Greece is preparing to issue a slew of licenses later this month for companies to grow and produce cannabis, as the Hellenic Republic turns to medicinal marijuana to help rescue its troubled economy.
The government issued the first two licenses for the cultivation and processing of medicinal cannabis in November, and said a dozen more for producing will be handed out before the end of January. With a market worth billions, Greece’s 14 licences are expected to create more than 750 jobs.
Greece legalised cannabis for medical use in 2017 and lifted a ban on growing and producing it in March 2018.
The first licenses are expected to produce $211m in initial investments and soar to as much as $1.15bn in three years, Greek government officials said. The two cannabis nurseries will be in Larisa in central Greece and in Corinth, Peloponnese, with the first licensed products expected to hit the market at the end of 2019.
Another major cannabis company actively analysing Greece is Canadian giant Canopy Growth, which shortlisted the country along with Spain and Italy as potential spots for a new hothouse.
Bioprocann SA was the first recipient, and Biomecann was the second. The companies pledged to invest invest a combined $25 million and hire over 100 people.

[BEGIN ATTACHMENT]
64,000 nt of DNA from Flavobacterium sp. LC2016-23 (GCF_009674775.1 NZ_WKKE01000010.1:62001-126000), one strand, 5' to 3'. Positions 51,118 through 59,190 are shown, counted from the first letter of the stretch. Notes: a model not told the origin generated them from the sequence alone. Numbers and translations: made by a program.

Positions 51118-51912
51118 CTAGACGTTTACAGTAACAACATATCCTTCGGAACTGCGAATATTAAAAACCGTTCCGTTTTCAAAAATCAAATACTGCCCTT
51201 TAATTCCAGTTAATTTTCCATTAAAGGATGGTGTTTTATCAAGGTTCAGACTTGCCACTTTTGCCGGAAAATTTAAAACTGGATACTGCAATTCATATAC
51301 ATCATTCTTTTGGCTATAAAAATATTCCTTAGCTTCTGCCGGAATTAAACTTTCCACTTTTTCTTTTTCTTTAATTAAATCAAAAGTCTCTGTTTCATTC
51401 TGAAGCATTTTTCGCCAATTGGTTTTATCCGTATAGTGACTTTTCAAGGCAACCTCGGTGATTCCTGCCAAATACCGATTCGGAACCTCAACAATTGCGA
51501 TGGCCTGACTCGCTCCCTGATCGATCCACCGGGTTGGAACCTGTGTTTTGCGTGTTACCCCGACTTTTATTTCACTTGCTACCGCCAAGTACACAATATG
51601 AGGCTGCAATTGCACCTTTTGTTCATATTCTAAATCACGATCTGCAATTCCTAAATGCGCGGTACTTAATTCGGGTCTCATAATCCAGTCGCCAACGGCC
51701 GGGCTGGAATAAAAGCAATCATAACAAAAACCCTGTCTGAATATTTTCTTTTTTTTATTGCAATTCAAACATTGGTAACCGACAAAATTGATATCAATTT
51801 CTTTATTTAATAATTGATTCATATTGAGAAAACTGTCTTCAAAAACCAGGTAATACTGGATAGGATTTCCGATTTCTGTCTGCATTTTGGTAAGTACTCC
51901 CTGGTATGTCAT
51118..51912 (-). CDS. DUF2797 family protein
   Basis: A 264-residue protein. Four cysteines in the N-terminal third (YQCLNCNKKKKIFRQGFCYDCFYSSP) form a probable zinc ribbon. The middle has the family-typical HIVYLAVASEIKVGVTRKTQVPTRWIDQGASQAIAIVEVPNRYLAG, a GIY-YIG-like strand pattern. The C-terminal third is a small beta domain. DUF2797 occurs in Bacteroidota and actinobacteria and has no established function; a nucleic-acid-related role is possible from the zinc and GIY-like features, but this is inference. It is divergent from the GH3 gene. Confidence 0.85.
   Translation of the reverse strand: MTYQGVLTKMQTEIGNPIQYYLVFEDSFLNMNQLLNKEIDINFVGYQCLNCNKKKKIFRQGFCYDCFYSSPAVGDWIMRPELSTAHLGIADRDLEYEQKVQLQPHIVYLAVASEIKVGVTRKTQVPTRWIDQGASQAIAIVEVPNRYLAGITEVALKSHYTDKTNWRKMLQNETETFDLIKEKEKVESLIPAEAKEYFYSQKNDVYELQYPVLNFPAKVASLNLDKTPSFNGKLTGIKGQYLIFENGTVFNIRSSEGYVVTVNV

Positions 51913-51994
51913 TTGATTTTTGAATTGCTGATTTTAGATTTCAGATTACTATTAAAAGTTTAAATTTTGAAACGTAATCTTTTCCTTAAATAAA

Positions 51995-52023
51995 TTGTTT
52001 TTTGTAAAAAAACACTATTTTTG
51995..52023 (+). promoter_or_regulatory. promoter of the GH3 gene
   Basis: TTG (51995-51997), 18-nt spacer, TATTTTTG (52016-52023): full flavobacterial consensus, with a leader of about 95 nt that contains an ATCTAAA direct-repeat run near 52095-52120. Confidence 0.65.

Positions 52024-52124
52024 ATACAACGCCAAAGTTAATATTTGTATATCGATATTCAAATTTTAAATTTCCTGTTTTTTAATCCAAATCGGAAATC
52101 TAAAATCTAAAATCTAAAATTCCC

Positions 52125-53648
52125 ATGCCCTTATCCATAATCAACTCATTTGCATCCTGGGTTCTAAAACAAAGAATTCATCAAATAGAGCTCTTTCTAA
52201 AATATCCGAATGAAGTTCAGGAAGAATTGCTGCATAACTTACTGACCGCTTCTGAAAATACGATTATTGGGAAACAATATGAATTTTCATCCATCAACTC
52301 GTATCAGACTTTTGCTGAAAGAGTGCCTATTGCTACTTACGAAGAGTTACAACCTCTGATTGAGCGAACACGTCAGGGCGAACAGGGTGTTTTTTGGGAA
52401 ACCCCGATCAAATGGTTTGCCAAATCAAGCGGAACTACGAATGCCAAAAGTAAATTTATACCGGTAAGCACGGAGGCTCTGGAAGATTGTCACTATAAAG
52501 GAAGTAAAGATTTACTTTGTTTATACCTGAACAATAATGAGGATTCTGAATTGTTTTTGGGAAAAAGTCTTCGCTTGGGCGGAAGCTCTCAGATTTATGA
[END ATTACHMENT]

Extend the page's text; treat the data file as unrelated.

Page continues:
Both licenses are for a five-year period and are reviewed annually.
Greece’s market is set to be export-orientated initially, and Bioprocann said it was geared towards the UK and German markets. Deputy Economy Minister Stergios Pitsiorlas said there was “huge interest” from investors in Canada and Israel to get this export-oriented project off the ground.
Nikos Karanikas, running the government’s cannabis-industry portfolio, said at least 10 other companies, mainly from Canada and Israel, are seeking to invest $11.45-$114.5m each in the sector, as they target exports to bigger and wealthier markets such as Germany, according to the Wall Street Journal.
The country’s far-left government, run by controversial Prime Minister Alexis Tsipras, has been guiding the country out of an eight-and-a-half year austerity slump by embracing new ideas.
Over the past decade it has been trying to attract new business and set itself up as a cheap home for innovators in the financial services technology space. Now it is attempting to do the same for cannabis companies, with a pitch that its sunny uplands are the ‘European California’.
Earlier this month, Greece hosted more than 150 cannabis exhibitors from around the world at the Athens Cannabis Expo 2019.
The three-day event, backed by the government, was designed to drum up interest and educate the public about all the products and innovations, plus the latest achievements in the medical, pharmaceutical and industrial use of cannabis.
The government said cannabis will be used to treat medical issues in the first instance, and said of its 10.77m population there were thousands of people demanding marijuana to help with symptoms of sickness.
Despite the positive steps it has shied away from total legalisation, and recreational use remains illegal.
Under Greece’s licensing system, medicinal cannabis products would be available on prescription from chemists but not covered by the state health insurance plans, Health Minister Andreas Xanthos said.